Lower Hemisphere is Black = false
                      6. Added ambient cube map to the Global Post Process Volume
                        Cubemap Texture = DaylightAmbientCubemap (from engine assets)
                        Intensity (0.25)
                      7. Tweaked auto exposure in Global Post Process
                        Min Brightness = 0.5
                        Max Brightness = 1.5
                      8. Tweaked screenspace reflections
                        Quality = 100%
                        Intensity = 75
                      9. Added post process volume to inside part
                        Cubemap Texture = T_Cubemap_01 (aslo from engine assets)
                        Intensity = 0.25
                        Priority = 1.0
                        Blend Weight = 0.75
                      I know it is an old thread but I just wanted to state, that these settings helped me a lot while building a procedural random dungeon level.

                      Be aware that step 2 'Restart editor to rebuild distance fields' can take some time if you already got some progress in your project.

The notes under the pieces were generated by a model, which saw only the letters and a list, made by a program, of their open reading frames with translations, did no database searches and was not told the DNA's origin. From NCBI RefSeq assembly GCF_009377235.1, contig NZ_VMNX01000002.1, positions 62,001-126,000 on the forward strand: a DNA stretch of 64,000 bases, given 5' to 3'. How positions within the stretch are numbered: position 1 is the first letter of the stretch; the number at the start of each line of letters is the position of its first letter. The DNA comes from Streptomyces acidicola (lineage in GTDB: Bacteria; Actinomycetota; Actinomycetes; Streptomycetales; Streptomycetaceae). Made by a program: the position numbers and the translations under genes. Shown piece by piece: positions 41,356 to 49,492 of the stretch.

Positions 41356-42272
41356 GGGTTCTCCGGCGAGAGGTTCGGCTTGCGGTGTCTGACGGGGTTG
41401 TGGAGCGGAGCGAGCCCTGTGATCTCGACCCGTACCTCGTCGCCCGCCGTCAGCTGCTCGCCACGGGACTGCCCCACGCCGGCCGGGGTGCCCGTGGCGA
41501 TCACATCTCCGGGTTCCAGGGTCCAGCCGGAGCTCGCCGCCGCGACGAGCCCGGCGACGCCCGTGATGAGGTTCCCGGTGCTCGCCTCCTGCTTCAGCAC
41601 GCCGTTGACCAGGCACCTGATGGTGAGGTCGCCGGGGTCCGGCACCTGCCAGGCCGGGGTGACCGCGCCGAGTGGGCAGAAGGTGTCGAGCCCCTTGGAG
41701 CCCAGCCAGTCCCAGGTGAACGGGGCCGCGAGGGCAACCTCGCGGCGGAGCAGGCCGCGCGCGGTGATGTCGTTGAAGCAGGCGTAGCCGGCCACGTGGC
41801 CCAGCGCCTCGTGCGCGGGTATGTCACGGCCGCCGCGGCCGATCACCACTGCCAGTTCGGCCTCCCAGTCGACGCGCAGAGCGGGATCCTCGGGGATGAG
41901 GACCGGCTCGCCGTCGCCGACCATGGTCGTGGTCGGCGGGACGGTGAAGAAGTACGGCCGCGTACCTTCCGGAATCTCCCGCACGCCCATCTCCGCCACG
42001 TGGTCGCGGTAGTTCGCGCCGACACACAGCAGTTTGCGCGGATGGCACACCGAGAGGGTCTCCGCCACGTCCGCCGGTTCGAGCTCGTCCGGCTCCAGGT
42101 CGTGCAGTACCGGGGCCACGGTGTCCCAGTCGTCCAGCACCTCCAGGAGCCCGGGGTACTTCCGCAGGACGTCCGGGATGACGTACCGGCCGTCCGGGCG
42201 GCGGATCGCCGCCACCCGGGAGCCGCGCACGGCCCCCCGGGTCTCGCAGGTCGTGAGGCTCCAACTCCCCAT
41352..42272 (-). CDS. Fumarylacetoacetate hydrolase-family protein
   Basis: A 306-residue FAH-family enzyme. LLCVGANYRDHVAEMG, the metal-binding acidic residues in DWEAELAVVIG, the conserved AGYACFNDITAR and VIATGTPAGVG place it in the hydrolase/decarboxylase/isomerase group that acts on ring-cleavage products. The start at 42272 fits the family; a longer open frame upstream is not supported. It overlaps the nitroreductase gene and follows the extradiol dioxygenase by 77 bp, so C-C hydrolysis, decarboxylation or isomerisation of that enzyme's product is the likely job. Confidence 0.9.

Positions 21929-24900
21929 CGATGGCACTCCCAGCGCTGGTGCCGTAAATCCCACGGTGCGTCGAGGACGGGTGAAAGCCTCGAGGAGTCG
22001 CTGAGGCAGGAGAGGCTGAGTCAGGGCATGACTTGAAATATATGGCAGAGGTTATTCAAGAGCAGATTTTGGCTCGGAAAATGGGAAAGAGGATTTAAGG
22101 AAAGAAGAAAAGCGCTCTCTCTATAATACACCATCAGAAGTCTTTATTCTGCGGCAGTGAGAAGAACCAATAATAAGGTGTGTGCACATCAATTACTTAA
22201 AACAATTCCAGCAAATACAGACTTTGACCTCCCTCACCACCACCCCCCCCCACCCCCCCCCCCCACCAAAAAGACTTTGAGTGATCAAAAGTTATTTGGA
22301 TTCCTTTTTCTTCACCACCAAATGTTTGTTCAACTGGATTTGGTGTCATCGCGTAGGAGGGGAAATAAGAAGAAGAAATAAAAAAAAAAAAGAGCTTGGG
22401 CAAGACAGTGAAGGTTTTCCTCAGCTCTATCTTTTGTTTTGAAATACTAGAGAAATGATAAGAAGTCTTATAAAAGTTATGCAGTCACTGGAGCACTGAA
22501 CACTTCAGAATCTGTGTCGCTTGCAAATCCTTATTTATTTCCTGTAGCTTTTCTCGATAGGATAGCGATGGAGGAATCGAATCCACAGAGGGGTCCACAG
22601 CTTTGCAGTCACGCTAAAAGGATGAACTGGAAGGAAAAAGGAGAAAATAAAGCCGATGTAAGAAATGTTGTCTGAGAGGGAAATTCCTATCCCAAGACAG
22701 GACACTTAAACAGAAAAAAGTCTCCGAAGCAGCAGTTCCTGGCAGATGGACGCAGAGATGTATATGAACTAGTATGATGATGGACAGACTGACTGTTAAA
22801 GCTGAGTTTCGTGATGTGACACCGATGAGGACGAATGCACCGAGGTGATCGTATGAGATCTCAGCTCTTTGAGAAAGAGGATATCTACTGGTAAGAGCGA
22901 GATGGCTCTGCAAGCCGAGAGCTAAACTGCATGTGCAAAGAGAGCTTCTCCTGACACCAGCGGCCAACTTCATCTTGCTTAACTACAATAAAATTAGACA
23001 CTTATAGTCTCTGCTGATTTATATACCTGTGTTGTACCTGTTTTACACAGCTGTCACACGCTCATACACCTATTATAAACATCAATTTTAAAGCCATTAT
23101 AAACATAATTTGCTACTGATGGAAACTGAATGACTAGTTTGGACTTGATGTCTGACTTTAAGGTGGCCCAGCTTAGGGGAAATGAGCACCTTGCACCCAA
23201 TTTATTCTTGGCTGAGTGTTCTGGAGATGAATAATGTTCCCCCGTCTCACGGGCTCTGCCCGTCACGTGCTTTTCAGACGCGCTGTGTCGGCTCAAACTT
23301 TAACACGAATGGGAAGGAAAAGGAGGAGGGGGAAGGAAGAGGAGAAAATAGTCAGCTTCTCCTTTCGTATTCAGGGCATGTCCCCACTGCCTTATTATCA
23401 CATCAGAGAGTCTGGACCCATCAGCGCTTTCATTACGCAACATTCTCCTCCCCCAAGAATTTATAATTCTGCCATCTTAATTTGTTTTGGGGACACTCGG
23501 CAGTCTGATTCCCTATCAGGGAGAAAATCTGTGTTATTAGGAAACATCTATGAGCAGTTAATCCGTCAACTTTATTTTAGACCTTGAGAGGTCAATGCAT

The project loader just keeps standing at a fixed percent with no feedback. After some minutes I thought it had crashed but luckily I gave it some more (coffee) time!

                      A little preview picture, random dungeon on beginPlay

                      Attached Files
                      Blog: My GameDev Journey nerd-time.com - Twitter: @GamedevCala

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                        #12
                        Wow, it looks awesome!

                        I'm working now in a procedural dungeon project, and I also had some problems with the lighting. I would like to try these settings that you suggest, but I just don't know how you did those pointlights (at least, it looks like your scene has some pointlights) work fine. Are they dynamic? Did you pre bake those lights in some way?

                        I just can't use dynamic point lights because the performance loss. Does anyone have some advice? (I would be very thankful! )